Monday, January 17, 2011
The title is a little bit curious, don't you think? I mean, whole wheat and sandwich bread are two terms that actually can go together nicely. But not always. The problem is always in the final product. Whole wheat flour is very different from regular white bread flour. It has less gluten, to start with. And also absorbs more liquid and does so more slowly. That means it needs to be kneaded for longer. And it needs to rest in order to absorb the water.Or sometimes you need to help out a bit with a little added gluten. Some bakers add some some regular bread flour to the mix (as much as 50%) to give the bread more structure and strength. I have made it my personal challenge to find a formula using only whole wheat flour that stays moist and supple, like a good sandwich bread should, for a few days, without becoming crumbly too soon. This bread comes closer, is delicious, and lasts a while before drying out and becoming a mass of crumbs. Oh, and it makes good sandwiches too!
This recipe is my adaptation of a recipe for buttermilk bread found in The Laurel's Kitchen Bread Book: A Guide to Whole-Grain Breadmaking. Quite literally, this is one of the very best cookbooks for whole grain breads ever published. Hands-down great!
Here's What You'll Need for 2 loaves:
2 teaspoons yeast
1/2 cup warm water
3/4 cup (175ml) very hot water
1/4 cup (60ml) honey
1 1/4 cup (300ml) cold buttermilk (or soy milk to keep it non-dairy)
5 1/2 cups (830g) whole wheat flour
2 teaspoons (11g) salt
2 to 4 Tablespoons butter or margarine (to keep it non-dairy)
Here's What You'll Need To Do:
1. Dissolve the yeast in the warm water and set aside for about 10 minutes.
2. In the meantime, mix the hot water in with the honey and the cold buttermilk (or soy milk). This mixture should be barely warm.
3. Mix the flour ( I used 'white' whole wheat flour) and then salt, thoroughly, then, make a well in the center. Add in the yeast mixture and the buttermilk (or soy) mixture.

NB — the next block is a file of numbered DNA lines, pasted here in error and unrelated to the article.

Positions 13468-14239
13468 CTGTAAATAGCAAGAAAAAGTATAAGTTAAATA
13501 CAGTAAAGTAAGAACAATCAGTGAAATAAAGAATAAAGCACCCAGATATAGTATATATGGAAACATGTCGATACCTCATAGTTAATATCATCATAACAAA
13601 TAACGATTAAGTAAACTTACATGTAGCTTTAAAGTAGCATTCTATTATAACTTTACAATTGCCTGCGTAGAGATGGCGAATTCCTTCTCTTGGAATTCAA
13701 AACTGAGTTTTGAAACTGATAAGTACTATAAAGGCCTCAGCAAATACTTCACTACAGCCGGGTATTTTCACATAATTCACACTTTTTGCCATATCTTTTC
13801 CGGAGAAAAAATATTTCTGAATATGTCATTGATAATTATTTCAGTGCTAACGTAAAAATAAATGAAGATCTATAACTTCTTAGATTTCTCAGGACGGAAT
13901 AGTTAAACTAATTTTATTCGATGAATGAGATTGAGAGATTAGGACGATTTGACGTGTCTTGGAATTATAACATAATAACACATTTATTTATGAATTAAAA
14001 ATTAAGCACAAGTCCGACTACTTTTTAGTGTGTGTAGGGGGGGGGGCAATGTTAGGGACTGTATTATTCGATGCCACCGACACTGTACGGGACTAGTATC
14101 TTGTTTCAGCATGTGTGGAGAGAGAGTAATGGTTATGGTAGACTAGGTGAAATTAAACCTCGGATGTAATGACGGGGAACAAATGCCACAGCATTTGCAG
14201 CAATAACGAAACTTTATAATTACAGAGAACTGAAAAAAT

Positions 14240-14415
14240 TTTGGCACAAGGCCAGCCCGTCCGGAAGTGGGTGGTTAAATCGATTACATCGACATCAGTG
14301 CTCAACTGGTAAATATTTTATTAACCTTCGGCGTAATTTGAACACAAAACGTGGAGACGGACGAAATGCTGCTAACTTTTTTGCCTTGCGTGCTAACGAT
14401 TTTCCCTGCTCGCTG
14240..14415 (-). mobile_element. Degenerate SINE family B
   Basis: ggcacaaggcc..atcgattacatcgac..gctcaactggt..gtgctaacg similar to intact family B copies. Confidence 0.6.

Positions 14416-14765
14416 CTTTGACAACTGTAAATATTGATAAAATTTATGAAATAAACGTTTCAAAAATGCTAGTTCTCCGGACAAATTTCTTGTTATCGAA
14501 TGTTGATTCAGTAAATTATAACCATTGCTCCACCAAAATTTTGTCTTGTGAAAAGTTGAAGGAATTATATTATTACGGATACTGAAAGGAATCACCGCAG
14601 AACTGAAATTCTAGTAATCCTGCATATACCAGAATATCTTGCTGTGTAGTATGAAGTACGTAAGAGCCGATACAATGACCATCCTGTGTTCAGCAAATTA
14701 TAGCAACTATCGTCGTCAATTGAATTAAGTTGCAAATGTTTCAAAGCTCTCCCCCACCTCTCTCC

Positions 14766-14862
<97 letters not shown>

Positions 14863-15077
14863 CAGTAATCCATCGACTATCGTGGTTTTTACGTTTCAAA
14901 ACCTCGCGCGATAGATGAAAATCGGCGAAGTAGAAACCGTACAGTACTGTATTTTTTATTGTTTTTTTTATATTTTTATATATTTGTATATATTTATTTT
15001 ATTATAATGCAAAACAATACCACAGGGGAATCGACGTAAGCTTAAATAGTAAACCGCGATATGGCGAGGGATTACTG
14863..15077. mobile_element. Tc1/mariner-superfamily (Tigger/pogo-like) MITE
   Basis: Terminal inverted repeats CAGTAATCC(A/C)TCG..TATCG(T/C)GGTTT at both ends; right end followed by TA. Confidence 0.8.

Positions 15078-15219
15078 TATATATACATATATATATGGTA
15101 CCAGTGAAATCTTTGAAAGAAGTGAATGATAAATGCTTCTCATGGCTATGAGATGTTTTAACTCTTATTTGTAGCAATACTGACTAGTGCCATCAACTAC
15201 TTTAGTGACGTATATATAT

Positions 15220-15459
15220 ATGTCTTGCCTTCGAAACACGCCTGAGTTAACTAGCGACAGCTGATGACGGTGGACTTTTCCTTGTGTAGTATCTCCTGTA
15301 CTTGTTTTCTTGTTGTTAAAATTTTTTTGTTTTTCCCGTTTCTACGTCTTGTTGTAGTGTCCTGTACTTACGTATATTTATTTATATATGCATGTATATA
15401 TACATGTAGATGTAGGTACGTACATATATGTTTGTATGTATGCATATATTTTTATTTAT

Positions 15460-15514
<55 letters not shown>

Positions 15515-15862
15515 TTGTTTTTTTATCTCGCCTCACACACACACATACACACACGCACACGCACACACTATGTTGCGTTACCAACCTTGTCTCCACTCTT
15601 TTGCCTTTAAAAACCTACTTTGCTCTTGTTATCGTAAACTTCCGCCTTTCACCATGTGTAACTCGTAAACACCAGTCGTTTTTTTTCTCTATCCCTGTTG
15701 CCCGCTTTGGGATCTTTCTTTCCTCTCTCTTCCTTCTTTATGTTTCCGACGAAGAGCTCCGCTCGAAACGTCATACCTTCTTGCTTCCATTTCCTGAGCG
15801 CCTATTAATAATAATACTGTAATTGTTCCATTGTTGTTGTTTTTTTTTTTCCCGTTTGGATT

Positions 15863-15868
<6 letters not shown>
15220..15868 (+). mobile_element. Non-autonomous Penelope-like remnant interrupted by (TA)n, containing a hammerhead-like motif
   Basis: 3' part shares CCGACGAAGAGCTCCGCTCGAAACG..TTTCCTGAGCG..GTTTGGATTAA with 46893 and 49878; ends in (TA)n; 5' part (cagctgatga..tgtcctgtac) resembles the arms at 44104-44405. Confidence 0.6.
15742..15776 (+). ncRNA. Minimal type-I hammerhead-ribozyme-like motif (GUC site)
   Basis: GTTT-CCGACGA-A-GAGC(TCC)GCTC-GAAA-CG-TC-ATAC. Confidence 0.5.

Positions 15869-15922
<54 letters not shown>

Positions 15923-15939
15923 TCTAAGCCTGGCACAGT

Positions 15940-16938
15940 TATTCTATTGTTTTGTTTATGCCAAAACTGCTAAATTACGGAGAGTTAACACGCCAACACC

4. Stirring from the center, mix, then knead the dough until it is smooth and the gluten (such as it is) is well developed. Mix in the butter (or margarine only at the end of the kneading/mixing. The butter/margarine enriches the dough and makes it softer. If you want to make rolls from this dough use the larger amount of butter/margarine, otherwise the smaller amount is fine for the bread.
5. Form the dough into a ball, place in a lightly oiled bowl, cover with a damp towel, and let it rise until doubled in bulk (about 2 hours).
6. Press down the risen dough, form into a ball once again, and let it rise a second time until doubled. This time it will take about 45 minutes.
7. Divide the dough into two, and form each half into a loaf. Place each loaf into a prepared loaf pan, and cover. Let them rest for at least 1/2 hour until they reach the tops of the pans.
8. Towards the end of this final rise, pre-heat the oven to 325 F (160 C) for loaves or 400 F (200 C) for rolls. If you shaped loaves bake them for about 45 minutes (or until they sound hollow when tapped on the bottom). For rolls bake for about 15 minutes or until well-browned.
9. To really make these rolls or loaves special, brush them with melted butter (or margarine) when they are hot from the oven. This makes the crust soft and rich. And delicious!
Posted by breadmanTalking at 8:30 AM